4/13/2005 10:36:00 PM  
Blogger Bryce said...

Rosalynde --

Every box of rice milk I've ever bought has a warning label: Not a replacement for infant formula.

(I realize that you're not advocating full-time use, but still, I thought it should be mentioned)

4/13/2005 11:54:00 PM  
Blogger Bryce said...

On the subject of breast pumps, some hospitals will let you borrow an industrial strength electric pump on a trial basis, so you can see if you like/need it. Our first hospital did, as I recall.

Also, we got a free cheapie pump for free with each child. It always worked well enough in a pinch.

Really, you should try before you buy. Ask around -- in a typical LDS ward (assuming your friend is LDS) there are plenty of breast pump models to borrow. When you find one you like, go ahead and buy.

4/13/2005 11:59:00 PM  
Anonymous JKS said...

Don't hand express except in an emergency. It is bad for the breast--because you don't equally express from the ducts.
Hand pump is probably useless.
If you really see pumping as something you want to do a lot, buy the ones for $135 or so. Double electric. They work. They do both sides at once (which with let down is half the battle, one side at a time is useless)

4/14/2005 12:24:00 AM  
Anonymous Anonymous said...

Bryce, thanks for underscoring that important point. Although there's nothing harmful in it, rice milk is not a nutritive substitute for formula, particularly for young infants.

Rosalynde

4/14/2005 09:32:00 AM  
Anonymous claire said...

Wow, everyone is an expert. I notice no one said AB or C (was there a D in there?) Does she have allergies in the family? That would be a real good reason not to use even the occasional formula feeding, esp. in the first 6 months or so. My humble opinion: I like what Bryce said. Try some different options before you buy. (However, the 'free' one you get in the hospital is sponsored by your friendly neighborhood formula company, who has a vested interest in you 1. thinking you don't have enough milk, and 2. thinking breastfeeding is hard and overwhelming, so keep that in mind if it isn't working for you).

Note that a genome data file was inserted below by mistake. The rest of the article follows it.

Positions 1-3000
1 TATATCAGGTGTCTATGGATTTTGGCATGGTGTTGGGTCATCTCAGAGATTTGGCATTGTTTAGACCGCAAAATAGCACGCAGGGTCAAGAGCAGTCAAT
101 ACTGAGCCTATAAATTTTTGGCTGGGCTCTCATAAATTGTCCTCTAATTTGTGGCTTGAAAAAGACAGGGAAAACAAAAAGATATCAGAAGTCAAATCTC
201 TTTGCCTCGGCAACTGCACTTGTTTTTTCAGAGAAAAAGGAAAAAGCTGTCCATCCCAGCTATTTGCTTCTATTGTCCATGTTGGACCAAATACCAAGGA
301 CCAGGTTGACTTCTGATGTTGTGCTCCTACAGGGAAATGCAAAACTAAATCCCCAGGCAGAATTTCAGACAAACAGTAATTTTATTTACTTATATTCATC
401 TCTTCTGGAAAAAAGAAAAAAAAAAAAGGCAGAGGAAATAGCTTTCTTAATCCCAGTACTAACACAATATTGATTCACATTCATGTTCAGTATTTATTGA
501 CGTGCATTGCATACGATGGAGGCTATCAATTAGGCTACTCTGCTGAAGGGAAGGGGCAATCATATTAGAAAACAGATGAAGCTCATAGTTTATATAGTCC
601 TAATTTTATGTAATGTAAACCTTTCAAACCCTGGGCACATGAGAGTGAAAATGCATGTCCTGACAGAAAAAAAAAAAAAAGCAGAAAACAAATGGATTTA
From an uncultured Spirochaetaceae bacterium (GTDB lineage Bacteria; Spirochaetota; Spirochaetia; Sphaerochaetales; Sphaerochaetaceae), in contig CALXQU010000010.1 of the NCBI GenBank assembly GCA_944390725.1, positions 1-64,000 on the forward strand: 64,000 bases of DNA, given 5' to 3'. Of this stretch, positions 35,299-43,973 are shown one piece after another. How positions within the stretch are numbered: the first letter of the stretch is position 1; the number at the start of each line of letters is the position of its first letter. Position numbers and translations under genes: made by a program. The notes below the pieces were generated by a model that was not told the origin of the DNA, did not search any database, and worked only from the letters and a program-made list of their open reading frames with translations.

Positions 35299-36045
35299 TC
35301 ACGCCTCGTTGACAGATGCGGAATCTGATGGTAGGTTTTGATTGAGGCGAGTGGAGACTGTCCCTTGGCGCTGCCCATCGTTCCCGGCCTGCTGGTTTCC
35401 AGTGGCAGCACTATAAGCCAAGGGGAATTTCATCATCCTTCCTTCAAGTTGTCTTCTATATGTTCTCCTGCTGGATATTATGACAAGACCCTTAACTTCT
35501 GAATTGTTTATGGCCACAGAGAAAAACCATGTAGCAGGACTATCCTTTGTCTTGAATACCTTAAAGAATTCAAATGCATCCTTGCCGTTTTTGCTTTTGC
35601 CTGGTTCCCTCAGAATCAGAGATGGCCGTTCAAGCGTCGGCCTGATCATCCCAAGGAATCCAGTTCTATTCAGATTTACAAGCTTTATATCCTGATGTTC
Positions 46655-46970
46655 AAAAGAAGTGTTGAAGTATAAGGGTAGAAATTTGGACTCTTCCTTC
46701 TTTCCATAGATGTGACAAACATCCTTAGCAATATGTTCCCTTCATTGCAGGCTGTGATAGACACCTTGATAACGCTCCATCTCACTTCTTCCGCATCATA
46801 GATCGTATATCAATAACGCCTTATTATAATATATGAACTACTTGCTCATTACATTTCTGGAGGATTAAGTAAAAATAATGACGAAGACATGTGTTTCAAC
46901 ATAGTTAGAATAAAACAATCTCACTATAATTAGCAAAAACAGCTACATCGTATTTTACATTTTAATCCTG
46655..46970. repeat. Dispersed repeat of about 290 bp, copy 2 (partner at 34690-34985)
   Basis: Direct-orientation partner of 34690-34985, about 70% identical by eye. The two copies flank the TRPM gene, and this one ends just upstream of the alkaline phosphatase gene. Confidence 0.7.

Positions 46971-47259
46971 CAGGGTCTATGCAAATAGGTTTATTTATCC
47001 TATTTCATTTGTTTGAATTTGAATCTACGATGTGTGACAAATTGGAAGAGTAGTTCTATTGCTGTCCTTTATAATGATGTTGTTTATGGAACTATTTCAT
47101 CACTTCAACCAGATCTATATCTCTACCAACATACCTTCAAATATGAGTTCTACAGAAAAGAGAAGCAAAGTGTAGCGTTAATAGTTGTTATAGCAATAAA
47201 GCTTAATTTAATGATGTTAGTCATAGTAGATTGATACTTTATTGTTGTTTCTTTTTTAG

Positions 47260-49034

** IMPORTANT FACT: Pumping succcess is NOT an indication of milk supply, only an indication of how well you let down to that particular pump at that particular moment in time. **

Lots of women respond well to the Avent Isis even though it is a trigger/hand pump, and it only costs $50 and is easy to clean and maintain so that is a great choice for occasional use. Like Amira said, she might realize she doesn't even need one. I'll shut up now.

4/14/2005 10:27:00 AM  
Blogger Mary Siever said...

I would suggest consulting your local La Leche League.

I have been nursing forever (currently expecting number 3) and never formula fed, and never needed a pump. But I have heard good things about the Avent pump/s.

4/14/2005 12:56:00 PM  
Blogger halcyon67 said...

Your site is very entertaining.

4/14/2005 07:41:00 PM  
Anonymous Carrie W. said...

I know it's all pretty much been said, but I want to put my plug in for the Avent Isis hand pump. I work full time and used it for both of my kids. It does take a little longer than the Medela, but you don't need to worry about an electrical outlet or making noise (if you have to pump in a bathroom stall like I did - fun). I was able to breastfeed #1 for 6 1/2 months and #2 for 10 months.

4/15/2005 11:34:00 AM  
Blogger Bryce said...

Ok, this may not be directly related, but it's the best place I know to post it:

From the BBC:Woman breastfeeds pet monkey (with picture)

4/15/2005 04:19:00 PM  
Blogger the special one said...

okay, that article is disturbing in so many ways. And did they have to include the photo. I'm going to have nightmares about that for weeks!

4/15/2005 04:59:00 PM  
Anonymous Susan M said...

I didn't breast feed any of my kids.

4/15/2005 11:53:00 PM  
Blogger Emily said...

We had bought at least 3 breast pumps--all of which I melted while trying to sanitize them (you know, when you're a crazy, frazzled, first-time mom, you tend to forget that "oh! something's cooking on the stove!").

So, I turned to hand expressing. It was SOO easy. Then again, when my milk comes in, it REALLY comes in (non-stop leakage, too). I, of course, used this as a last resort, but it can STILL be done! =)

4/18/2005 06:28:00 PM  
Blogger Heather O. said...

Bryce-

Wow. That article was just so, so wrong, on so many levels. But I guess it's one way to keep up the nursing boobs!

4/18/2005 11:04:00 PM  
Anonymous Barbara said...

Thanks for share this article, it very useful for me.
I look forward to your new article.
best breast pumps reviews

5/06/2017 12:02:00 AM  

Post a Comment

<< Home